It’s a sad truth of creative life that not every good idea gets sold. But sometimes, those darlings are too good to delete, and they linger, alone and nearly forgotten, waiting in the hopes that someday, some client will take them home. This is the first article in a new series highlighting work that didn’t quite make it out the door but still deserves its time in the sun.
Critical Mass has a penchant for featuring big builds in its pitches. For example, to demonstrate a virtual reality retail concept, the Omnicom shop once transformed a section of its workspace into an exact replica of a client’s store.
But sometimes the agency will undertake such a project with no client in site. This summer, a group of Critical Mass employees who bike to work "got talking about what it’s like to ride in New York City," said Conor Brady, Critical Mass chief creative officer. They offered each other tips for alternate routes, with an eye toward avoiding paths that would expose them to exhaust and other pollution.
What they soon realized was that bike routes aren’t chosen with health in mind. When New York creates new lanes, for example, it usually does so along the most popular and most direct routes between population centers — even though that practice often places cyclists right next to major thoroughfares. That not only exposes riders to more toxins but exacerbates the rivalry between bikers and drivers, presenting the potential for more accidents.
With the problem in mind, a group of employees began spending time in The Shed, an in-house workspace equipped with dev kits for small-scale tinkering with tech ideas. By fall, they had developed a lightweight, bike-mounted atmospheric monitor that could help them map the presence of toxins across the city. They named it Gavia, after the famously beautiful but tough-to-travel road in the Italian Alps.
If Gavia could reliably map the air quality along different bike routes, perhaps it could help change the way bike routes are chosen, they thought.
"Our feeling was that if we could get a compelling visualization and a large data set, we could essentially map the best ways to commute by bike in our chosen cities," Brady said. "And maybe more importantly, where not to commute at certain times based on the air quality.
"Essentially, the topography of the data would show that ‘valleys’ created by low readings would be the healthiest routes, and the ‘peaks,’ — while they might be the most direct — could actually be the worst places for you to ride," he added.
The unit was built on an Arduino Pro Mini (a $9.95 open-source microcontroller) "because of its simplicity and low power use," said Darren Wood, art director at Critical Mass. The team then "added a Bluetooth LE connection that would allow it to pair with a smartphone, and integrated an array of sensors to collect data on air quality, temperature and humidity." Simple custom-built Android and iPhone apps paired the data with GPS coordinates and time of day.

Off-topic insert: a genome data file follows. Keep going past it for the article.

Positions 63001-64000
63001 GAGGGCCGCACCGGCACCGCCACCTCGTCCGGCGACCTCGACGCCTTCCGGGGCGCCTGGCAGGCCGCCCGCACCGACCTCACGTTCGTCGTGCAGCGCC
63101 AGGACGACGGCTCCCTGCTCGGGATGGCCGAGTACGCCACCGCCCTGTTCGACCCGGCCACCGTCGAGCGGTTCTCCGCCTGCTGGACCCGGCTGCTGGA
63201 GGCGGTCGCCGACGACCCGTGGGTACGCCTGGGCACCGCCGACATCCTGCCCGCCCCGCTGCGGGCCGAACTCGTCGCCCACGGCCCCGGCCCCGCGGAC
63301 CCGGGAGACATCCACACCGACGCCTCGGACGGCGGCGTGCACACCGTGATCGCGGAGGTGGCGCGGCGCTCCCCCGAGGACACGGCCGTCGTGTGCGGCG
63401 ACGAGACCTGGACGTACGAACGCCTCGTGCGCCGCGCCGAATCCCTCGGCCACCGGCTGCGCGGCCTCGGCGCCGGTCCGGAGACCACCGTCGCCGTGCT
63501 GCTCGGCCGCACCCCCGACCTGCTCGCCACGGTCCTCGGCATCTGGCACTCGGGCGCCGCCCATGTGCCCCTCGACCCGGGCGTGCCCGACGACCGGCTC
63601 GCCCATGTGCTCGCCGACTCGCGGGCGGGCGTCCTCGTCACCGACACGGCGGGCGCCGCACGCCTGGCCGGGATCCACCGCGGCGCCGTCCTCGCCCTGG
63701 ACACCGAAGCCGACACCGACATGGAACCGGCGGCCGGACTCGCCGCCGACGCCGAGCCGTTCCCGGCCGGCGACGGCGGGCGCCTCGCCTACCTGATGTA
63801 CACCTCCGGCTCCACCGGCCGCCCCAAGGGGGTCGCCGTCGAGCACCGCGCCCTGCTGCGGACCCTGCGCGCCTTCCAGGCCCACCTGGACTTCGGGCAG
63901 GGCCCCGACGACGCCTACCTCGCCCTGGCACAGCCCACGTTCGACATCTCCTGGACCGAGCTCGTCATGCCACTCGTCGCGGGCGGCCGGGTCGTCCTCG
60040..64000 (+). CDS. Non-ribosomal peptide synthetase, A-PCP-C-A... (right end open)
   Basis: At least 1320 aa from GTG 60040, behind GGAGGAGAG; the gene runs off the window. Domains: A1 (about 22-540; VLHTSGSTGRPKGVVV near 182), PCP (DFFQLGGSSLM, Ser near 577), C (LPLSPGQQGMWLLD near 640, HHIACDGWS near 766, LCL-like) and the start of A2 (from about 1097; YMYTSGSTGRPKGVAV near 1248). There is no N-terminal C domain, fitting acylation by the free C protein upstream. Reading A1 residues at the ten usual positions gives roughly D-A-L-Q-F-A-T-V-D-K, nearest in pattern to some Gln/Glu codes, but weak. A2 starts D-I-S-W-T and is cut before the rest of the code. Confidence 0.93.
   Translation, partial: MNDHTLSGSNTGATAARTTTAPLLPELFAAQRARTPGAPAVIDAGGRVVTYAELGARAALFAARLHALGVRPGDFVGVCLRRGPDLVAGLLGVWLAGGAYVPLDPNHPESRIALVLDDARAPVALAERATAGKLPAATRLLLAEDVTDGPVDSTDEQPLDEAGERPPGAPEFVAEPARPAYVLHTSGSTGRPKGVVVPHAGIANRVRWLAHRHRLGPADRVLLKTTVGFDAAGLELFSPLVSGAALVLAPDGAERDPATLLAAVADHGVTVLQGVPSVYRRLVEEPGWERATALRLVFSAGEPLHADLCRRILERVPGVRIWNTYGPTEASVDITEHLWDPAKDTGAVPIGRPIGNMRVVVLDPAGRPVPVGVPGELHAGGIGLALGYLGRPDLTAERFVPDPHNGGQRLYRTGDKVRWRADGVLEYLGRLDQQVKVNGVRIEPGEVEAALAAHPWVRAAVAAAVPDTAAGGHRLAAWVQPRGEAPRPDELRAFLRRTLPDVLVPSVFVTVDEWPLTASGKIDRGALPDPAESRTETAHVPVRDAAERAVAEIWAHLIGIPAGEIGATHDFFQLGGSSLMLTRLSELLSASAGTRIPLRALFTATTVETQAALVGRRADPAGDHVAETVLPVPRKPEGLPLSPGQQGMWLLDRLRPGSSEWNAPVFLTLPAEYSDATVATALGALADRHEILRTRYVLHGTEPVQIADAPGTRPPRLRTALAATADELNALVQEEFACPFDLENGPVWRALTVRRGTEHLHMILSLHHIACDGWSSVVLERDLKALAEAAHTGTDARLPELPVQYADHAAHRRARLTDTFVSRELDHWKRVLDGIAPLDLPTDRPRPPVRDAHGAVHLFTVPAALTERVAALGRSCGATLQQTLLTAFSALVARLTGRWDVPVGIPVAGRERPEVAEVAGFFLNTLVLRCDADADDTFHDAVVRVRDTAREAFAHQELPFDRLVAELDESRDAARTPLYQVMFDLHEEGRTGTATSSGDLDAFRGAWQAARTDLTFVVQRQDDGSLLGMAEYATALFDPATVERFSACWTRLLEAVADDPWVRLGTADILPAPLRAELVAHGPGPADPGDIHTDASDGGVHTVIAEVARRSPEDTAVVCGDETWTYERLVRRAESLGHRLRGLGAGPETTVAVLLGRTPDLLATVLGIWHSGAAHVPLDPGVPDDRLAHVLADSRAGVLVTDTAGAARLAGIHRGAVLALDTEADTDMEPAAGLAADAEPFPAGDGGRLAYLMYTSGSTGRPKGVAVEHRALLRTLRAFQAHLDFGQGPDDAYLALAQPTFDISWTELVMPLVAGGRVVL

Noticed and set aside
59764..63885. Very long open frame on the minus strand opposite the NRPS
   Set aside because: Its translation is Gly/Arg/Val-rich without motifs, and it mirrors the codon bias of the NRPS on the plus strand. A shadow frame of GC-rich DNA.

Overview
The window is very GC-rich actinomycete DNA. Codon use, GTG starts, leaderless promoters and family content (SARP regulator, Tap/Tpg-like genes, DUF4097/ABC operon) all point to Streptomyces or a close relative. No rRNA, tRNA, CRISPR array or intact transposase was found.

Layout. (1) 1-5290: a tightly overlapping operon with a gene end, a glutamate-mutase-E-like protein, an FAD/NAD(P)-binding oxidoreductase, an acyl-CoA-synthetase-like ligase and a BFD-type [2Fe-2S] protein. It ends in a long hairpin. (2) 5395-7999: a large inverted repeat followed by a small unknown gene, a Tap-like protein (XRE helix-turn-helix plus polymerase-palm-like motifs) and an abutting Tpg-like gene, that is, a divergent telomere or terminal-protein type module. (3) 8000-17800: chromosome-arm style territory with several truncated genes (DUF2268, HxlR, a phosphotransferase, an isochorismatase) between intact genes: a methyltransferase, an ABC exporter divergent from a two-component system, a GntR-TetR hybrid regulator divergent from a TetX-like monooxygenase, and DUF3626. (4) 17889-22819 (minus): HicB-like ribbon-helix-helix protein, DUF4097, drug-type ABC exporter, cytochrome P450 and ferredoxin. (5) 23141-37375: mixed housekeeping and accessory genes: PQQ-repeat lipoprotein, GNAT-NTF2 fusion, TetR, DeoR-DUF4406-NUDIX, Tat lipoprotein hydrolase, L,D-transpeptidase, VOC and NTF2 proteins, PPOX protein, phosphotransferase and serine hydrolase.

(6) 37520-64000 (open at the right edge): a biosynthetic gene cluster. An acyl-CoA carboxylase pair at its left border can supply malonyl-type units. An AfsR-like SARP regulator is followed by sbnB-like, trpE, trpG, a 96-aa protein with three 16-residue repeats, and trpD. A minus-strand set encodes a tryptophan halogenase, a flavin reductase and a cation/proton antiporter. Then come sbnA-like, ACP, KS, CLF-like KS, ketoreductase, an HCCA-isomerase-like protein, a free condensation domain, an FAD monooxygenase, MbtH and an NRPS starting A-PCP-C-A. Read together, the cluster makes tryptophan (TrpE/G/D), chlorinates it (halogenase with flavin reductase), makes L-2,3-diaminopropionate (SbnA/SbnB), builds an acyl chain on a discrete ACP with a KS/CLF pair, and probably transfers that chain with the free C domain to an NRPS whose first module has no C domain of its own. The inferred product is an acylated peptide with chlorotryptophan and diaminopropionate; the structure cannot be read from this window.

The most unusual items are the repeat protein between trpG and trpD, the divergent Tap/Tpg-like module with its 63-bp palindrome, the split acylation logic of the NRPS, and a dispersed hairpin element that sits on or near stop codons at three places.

"We made the unit small enough to get on a bike without it being cumbersome, Brady said. "The monitor was essentially the Arduino tech inside a plastic junction box bought from Home Depot. As you can see, we didn’t focus on aesthetics at all — our focus was to get it on a bike as quickly as possible and see what type of data we could collect."
Employees in Calgary took Gavia for a spin first, then shipped the test kits to New York for another round. An attached LED let riders know what level of pollution they were inhaling without having to take their eyes off the road. As different employees took different routes to work, Gavia sent the data through the smartphone apps to servers for processing, creating a visual representation of the air quality along different paths throughout the city.
But even armed with all this data, Gavia has been tough to move. A bike rental company Critical Mass thought would be perfect for the project hasn’t bitten. And a pitch to the City of New York will require a great deal more data.
So the tinkering continues. Gavia 2.0 will include USB charging rather than a bulky 9-volt battery, as well as an on/off switch and rainproofing. And there are plans to 3D-print a custom attachment for even more ergonomic efficiency. In the meantime, Gavia and all its data sit on servers, waiting to be used by more than just a few enthusiastic agency employees.